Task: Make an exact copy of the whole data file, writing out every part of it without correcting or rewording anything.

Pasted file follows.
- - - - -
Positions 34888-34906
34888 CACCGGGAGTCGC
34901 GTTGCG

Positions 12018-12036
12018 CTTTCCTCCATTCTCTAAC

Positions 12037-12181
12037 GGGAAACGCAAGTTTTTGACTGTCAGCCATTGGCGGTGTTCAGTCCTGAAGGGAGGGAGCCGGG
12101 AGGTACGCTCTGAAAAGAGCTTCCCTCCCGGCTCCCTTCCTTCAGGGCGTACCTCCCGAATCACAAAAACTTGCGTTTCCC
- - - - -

Positions 34888-34906
34888 CACCGGGAGTCGC
34901 GTTGCG

Positions 12018-12036
12018 CTTTCCTCCATTCTCTAAC

Positions 12037-12181
12037 GGGAAACGCAAGTTTTTGACTGTCAGCCATTGGCGGTGTTCAGTCCTGAAGGGAGGGAGCCGGG
12101 AGGTACGCTCTGAAAAGAGCTTCCCTCCCGGCTCCCTTCCTTCAGGGCGTACCTCCCGAATCACAAAAACTTGCGTTTCCC